As Sisters in Zion: Mormon Feminism and Sisterhood
Angie's question underscores the connection between the mixed basket of feminism and the Mormon belief that choice is essential to righteousness, and opposition is essential to choice. Feminism may affect society in ways many Mormons deplore, but there is a greater good to consider -- and it's found not by weighing pros and cons of specific freedoms on a feminist agenda, but by weighing the value of freedom itself in the context of moral agency. Perhaps surprisingly, this value is most evident when we consider the gender roles and family structures that Mormons champion and feminists allegedly undermine. Before feminism granted women the opportunity for financial independence, they were compelled to marry for economic survival -- and therefore could not choose marriage as free agents. Likewise, before feminism made female contraception widely available, a woman could not choose whether to become a mother, and thus could not "prove herself therewith" (Abraham 3:25). Indeed, without the rights and freedoms afforded by feminism, Mormon women could not freely choose many of our most valued roles within and without the domestic sphere, and therefore could not merit the earthly and heavenly rewards of doing so.
Perhaps this realization will help Mormons spooked by feminism to understand why some of the faithful among us are pleased to carry on this movement despite its controversies. Mormons are, after all, no strangers to the concept of loyalty amidst opposition. Deborah describes the parallel:
I claim the word Mormon as a self-descriptive, even though it is met with skepticism and cynicism by many in our society, even though I do not feel comfortable with some of the cultural aspects of the church, even though the church has had distinct "waves" in terms of doctrinal emphasis, and even though there have been prominent members whose beliefs and behaviors bother me. Why? Because Mormonism -- and not just the Gospel -- has been incalculable force for good in my life.
I claim the word feminist as a self-descriptive, even though it is met with skepticism and cynicism by many in our church, even though feminism has had distinct "waves" in terms of political and social emphasis, and even though I do not feel comfortable with the writings or actions of some prominent activists. Why? Because when I think of the opportunities I and my students have been afforded on the backs of our foremothers, I want to weep. And when I look at the state of women around the world who still struggle to be afforded basic rights and regard, I still want to weep.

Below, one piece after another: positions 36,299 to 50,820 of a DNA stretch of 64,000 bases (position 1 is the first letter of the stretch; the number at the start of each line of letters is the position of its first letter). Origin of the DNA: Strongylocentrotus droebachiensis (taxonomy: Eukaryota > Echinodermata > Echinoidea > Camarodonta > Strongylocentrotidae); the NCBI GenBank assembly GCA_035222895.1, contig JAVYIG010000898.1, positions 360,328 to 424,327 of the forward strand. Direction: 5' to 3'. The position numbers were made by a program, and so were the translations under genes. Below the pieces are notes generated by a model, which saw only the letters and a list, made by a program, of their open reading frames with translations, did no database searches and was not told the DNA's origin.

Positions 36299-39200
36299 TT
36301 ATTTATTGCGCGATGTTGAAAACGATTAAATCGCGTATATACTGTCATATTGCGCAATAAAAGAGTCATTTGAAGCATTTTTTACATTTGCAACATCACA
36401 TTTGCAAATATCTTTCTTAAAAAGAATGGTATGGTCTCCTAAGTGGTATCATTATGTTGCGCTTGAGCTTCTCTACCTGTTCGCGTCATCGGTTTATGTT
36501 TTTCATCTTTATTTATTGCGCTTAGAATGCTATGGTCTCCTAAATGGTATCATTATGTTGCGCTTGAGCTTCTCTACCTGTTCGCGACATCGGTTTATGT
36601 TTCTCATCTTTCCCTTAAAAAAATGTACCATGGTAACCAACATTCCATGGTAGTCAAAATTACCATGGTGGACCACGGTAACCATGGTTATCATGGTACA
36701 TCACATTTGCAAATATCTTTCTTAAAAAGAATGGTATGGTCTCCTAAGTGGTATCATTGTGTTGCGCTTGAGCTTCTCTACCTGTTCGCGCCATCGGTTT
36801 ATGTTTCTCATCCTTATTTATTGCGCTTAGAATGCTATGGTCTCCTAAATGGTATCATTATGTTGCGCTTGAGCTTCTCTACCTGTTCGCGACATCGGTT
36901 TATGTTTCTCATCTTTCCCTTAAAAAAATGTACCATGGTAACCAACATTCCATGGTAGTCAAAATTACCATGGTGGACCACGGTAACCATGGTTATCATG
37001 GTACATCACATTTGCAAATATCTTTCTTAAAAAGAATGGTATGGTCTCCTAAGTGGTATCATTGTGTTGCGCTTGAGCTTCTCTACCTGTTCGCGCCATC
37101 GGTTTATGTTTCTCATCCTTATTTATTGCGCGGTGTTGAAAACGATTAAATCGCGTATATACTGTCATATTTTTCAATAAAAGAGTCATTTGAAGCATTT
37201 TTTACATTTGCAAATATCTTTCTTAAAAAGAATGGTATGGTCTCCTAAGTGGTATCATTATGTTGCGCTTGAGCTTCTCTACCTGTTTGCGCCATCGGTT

Of course, such parallels cannot remove the tensions inherent in being Mormon and feminist -- or, for that matter, being Mormon and anything else. The stresses of double loyalty lead Church members of all stripes to exaggerate connections between our faith and our other beliefs -- as witnessed when we suggest or even insist that God endorses a particular political party or secular economic system or any other philosophy of man (or woman). And feminists are not exempt from this temptation. While I appreciated her boldness, I couldn't agree with the sister in my long-ago BYU ward who proclaimed in a sacrament meeting talk that "Jesus is a feminist" -- as if a human construct can circumscribe God. Similarly, I hesitated when Joanna Brooks on NPR labeled elements of Mormon theology, such as our belief in a Heavenly Mother and our approach to Eve, as "pro-feminist." I'd argue that, if anything, these are examples of feminism being pro-Mormon, not the other way around.
Kathryn Soper is wife of one, mother of seven, memoirist, essayist, editor, nonprofit CEO, practicing Mormon, depression survivor, Down syndrome advocate, Greek-blooded American, WordTwist addict, and Radiohead groupie (not necessarily in that order). She is the founder of Segullah and author of The Year My Son and I Were Born (Globe Pequot Press, 2009), and makes random appearances on her personal blog.